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Are Your Children on Track Socially?

Published on: September 7, 2015  

Are Your Children on Track Socially?

There are some children that are able to navigate social situations with relative ease; the ones who other kids gravitate to and who establish and maintain friendships effortlessly and with grace. If this doesn’t sound like your child at all, don’t worry. Understanding the in’s and out’s of social situations and establishing friendships, like other skills, can be learned. Besides, most are not looking for their children to win a popularity contest or anything. What most parents hope for is that their children are able to form meaningful attachments to others, can empathize and interact with others appropriately and be able to adapt to the roller coaster of changing social circumstances.

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Where your school age child should be socially. Vanderbilt University has researched the social skills that preschool and school age children need to succeed in school. The researchers included survey results from 8,000 elementary school teachers and observation of children’s social skills. Researcher found that children at this age should be able to listen to others, follow a sequence of activities (routines), follow simple rules, ignore distractions, ask for help, take turns, get along with others, stay calm, be responsible for their behavior, and do nice things for others.

Where your middle and high schooler should be socially. The social skills needed for kids and teens to navigate the social complexities of middle and high school environments are a bit more sophisticated. They will need to learn to set personal goals, identify and change negative behaviors, develop assertiveness skills, be empathetic to others, learn to manage strong feelings like anger and frustration, and resolve conflicts with others peacefully.

What you can do to help.
Model Social Skills. Our children learn how to establishing meaningful relationships with others at home. Children are always watching and learning about how to manage social and other situations by watching and observing you and their siblings. Be aware of your behavior and work toward showing confidence, being honest and respectfulness in our interactions with others.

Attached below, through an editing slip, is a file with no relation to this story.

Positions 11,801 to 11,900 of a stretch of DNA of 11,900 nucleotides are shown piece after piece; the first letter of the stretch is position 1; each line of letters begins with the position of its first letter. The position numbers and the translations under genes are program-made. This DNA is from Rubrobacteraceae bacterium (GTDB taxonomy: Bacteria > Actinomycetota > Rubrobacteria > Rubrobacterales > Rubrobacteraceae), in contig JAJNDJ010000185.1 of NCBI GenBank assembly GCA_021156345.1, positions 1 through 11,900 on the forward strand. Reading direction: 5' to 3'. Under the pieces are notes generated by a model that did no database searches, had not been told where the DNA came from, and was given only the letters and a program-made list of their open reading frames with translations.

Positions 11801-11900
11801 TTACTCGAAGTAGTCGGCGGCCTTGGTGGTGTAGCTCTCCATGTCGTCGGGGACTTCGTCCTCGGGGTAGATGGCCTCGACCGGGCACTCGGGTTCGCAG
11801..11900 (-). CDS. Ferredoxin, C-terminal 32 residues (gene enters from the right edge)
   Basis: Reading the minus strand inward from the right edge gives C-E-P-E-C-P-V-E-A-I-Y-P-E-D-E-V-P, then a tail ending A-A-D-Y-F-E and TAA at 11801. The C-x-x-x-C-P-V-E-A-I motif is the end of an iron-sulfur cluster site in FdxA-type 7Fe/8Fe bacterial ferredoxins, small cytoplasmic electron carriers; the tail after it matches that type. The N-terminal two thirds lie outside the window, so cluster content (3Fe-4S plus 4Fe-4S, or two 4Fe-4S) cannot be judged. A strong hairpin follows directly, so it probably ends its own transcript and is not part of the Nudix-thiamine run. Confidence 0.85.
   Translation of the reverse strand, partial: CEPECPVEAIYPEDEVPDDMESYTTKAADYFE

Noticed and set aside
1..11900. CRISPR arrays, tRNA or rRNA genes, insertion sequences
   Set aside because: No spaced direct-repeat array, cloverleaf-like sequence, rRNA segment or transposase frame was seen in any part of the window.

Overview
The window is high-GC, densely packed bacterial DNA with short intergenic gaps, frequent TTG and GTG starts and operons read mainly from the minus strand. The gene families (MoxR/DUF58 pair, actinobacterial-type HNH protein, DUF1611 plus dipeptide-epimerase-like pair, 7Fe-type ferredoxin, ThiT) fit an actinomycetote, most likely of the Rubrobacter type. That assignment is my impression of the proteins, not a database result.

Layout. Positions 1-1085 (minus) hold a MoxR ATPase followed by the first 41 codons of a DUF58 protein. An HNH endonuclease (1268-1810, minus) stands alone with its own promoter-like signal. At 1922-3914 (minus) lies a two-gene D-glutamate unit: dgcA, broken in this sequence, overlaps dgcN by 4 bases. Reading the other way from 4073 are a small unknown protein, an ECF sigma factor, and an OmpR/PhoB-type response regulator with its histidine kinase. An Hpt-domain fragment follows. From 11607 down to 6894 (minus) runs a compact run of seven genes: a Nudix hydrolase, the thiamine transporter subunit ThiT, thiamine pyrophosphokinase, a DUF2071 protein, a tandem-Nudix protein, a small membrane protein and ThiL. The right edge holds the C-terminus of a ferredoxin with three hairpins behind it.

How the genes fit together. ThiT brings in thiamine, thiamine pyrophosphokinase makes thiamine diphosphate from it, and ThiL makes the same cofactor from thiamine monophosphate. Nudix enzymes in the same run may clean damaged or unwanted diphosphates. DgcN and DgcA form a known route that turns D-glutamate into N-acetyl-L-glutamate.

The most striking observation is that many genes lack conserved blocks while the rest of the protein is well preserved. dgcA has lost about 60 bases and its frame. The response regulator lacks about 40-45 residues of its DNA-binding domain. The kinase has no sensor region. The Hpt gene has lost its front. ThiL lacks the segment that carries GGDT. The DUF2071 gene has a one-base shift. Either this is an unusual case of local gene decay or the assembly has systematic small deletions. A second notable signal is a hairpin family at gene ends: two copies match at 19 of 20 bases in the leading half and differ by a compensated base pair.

Teacher your children that relationships with others are important, help them brainstorm solutions to peer conflicts and give them the freedom to develop new relationships providing they are mindful of respecting others. It all about encouraging our children to be resilient and developing a constructive attitude as they approach social situations.

A positive and constructive attitude encourage children to take an optimistic view of themselves and others as being social. Adopting an upbeat attitude towards their changing social landscape and remaining confident in their ability to improve a social situation with effort and positive behaviors.

Give them plenty of opportunities to practice. When children are young they learn social skills from us as parents. As they mature, they begin to learn social skills by watching and interacting with their peers. So, the more chances kids have to interact with their peers the better, as long as the interactions are healthy and socially appropriate.

Kids also will learn crucial skills from simply playing with you. It’s also true that children whose parents frequently play with them have more advanced social skills and get along better with their peers.

Please contact us should you need additional support in helping your child develop meaningful relationships, 360-236-0206. We’re here to help!

With Warmest Regards,

Dave Callies, Psy.D.
Clinical Child & Adolescent Psychologist
Gyro Psychology Services
360-236-0206
866-616-4976 (gyro)

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